On Prague and Food
On Prague and Food
I am not a food blogger. And don't aim at becoming one, even though there is an incentive to commence composing a cookbook. I actually promised a friend of mine that I would post a weekly recipe for him this year but as you may check on my BigOven profile, it did not really follow suit. Yet. What is important, though, is the place I made this promise. Whenever he comes over to Prague from his new home city, that is Glesga, it is my task to find the right place for a catch-up early dinner. It is difficult to find decent restaurant in the Czech metropolis. You mostly encounter the tourist-targeting convention of overpriced meaty dishes infused with salt, our national habit of using pre-made components, or a combination of thereof. The surprise is how many of them are in proximity of a district 2 square, only popular among locals, end even that is limited to the period of Christmas market craze.
Let us check what awaits you at and around Náměstí Míru, then!
When you are looking for Italian, Czech Republic does not have much to offer in terms of authenticity. The Peace Square, as you may translate its name, there are two places that closely adhere to it.
The more budget-friendly of them, and the only one that serves pizza, is Grosseto. A restaurant so respected that it had become a network with four diners, an Italian imports shop, and its own culinary academy, with both hobbyist and professional classes. Although this particular place is not the one where it all started, you get to experience identical range of Italian classics made to specification set by one of their three star chefs, specialists in their own branch of the cuisine: regional classics, gourmet specials, and pizza. After the standard procedure of table assignment, you sit down in a compact, yet airy, interior, get to observe the passion-driven pizza chef throw dough back and forth, receive international-standard service from the front of house staff, and don't usually have to wait too long before your meal arrives. And that is in spite of all meals, including the specials, being made to order with no shortcuts. The overall experience is pleasant and definitely worth every penny.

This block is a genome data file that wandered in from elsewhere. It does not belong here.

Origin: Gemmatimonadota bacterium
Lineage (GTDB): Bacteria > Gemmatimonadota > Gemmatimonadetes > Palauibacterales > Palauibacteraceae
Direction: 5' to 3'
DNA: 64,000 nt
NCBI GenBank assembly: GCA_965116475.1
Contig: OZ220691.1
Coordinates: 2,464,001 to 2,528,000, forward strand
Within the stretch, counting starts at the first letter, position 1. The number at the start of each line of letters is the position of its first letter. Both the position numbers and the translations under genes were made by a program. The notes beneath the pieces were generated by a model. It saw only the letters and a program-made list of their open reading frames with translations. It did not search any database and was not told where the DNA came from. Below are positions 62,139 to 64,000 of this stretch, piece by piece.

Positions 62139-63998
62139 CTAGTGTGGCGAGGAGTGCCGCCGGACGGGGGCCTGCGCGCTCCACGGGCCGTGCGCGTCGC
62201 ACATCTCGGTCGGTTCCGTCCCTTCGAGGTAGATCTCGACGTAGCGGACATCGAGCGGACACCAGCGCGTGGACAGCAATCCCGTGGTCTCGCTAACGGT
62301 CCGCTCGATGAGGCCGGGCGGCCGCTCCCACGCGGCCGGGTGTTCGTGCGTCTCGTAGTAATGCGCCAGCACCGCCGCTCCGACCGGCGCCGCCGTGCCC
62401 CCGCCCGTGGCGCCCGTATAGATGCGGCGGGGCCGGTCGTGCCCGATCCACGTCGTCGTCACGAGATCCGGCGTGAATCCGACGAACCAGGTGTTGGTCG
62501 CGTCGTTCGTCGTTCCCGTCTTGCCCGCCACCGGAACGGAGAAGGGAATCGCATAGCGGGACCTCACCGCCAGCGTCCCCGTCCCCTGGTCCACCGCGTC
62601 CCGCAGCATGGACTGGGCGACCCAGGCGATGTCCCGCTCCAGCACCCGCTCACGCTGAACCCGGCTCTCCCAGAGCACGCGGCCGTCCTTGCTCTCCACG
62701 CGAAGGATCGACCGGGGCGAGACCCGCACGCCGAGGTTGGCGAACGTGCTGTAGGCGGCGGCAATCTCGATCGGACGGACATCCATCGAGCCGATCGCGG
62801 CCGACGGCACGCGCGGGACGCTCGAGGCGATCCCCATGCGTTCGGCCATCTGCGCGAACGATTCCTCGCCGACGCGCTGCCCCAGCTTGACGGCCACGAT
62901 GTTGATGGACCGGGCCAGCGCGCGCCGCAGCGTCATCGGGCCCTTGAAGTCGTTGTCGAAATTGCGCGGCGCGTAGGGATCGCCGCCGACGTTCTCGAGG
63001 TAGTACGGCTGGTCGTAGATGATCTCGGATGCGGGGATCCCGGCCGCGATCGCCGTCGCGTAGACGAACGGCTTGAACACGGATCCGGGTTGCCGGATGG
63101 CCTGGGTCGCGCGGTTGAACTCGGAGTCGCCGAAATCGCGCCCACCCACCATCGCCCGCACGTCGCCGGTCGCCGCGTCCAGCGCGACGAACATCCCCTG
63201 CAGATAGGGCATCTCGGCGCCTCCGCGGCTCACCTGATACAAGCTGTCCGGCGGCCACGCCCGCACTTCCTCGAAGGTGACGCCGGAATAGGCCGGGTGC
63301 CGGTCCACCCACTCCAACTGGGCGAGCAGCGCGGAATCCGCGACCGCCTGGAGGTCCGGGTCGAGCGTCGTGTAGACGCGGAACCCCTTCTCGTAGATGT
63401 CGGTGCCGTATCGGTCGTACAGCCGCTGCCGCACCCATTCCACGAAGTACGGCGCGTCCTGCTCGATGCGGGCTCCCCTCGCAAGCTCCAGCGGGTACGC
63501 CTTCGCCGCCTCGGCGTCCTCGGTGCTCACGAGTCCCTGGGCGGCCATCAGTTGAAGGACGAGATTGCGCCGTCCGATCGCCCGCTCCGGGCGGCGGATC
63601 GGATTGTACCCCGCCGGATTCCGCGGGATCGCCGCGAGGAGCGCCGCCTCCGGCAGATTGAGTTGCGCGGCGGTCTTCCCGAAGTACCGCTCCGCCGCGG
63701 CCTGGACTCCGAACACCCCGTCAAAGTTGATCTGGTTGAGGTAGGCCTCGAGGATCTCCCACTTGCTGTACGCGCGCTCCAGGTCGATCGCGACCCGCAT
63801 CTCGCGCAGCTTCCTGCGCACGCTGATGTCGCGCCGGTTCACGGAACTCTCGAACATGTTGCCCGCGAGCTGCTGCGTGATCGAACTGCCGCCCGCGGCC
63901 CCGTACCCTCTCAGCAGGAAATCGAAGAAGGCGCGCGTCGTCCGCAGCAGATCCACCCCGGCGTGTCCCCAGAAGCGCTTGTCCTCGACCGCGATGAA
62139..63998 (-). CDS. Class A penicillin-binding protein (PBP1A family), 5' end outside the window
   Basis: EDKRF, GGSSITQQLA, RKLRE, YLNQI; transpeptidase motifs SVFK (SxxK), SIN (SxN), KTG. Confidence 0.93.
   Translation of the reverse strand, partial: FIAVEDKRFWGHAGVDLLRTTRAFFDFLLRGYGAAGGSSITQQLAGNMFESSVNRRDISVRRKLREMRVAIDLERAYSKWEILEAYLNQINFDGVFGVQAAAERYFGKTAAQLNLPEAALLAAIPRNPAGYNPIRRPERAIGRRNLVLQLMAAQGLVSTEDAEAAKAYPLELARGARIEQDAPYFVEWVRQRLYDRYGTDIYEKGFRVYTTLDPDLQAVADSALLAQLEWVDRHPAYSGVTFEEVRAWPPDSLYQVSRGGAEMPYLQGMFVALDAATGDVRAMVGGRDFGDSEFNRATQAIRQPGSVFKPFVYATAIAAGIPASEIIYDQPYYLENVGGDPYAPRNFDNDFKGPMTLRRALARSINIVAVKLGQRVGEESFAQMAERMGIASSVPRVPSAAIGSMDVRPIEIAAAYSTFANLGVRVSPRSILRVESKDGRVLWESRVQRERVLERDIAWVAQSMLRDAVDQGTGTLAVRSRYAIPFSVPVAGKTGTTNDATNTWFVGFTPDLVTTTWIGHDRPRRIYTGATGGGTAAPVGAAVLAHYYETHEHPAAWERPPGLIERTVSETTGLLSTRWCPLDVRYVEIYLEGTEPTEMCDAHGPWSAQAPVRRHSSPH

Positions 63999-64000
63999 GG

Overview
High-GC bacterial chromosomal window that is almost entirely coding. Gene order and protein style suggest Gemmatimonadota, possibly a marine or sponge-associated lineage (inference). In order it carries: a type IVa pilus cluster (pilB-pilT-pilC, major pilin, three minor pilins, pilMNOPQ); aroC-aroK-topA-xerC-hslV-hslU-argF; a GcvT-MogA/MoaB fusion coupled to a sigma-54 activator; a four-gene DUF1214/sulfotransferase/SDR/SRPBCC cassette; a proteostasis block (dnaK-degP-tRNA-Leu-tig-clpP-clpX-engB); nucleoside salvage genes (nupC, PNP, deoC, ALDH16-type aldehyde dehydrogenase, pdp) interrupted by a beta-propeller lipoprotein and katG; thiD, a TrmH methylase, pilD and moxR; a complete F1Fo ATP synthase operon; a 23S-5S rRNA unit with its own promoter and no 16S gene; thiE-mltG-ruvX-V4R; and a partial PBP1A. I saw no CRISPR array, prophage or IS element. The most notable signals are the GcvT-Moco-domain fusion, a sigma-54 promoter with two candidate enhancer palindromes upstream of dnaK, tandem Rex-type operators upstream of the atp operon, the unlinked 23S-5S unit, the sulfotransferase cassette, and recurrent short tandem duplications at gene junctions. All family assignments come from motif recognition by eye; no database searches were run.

The posh option that emphasises the Italian beyond pizza and pasta is Aromi, led by a chef with Michelin experience, Riccardo Lucque. At the price, you obviously get the level of service where a porter takes care of your coats, sits you down in a spacious interior decorated with original paintings, introuces himself by first name, and remains your server all the way through the experience. There is fresh fish and seafood on display, any item of which you can ask to be made for you in the original fashion or any other way you like. Well, the chefs will obviously give your personal waiter a long stare once he brings in a monkfish to be made into fish and chips. On top of this, there is obviously a short permanent menu, number of seasonal specials, and couple of ready-to-serve lunchtime dishes. Five course menu culminating with Italian small-batch roast coffee is therefore an option. Personally, I would not be able to justify the bill on regular occasion, but I do greatly appreciate what you get for the money. Anniversary, maybe?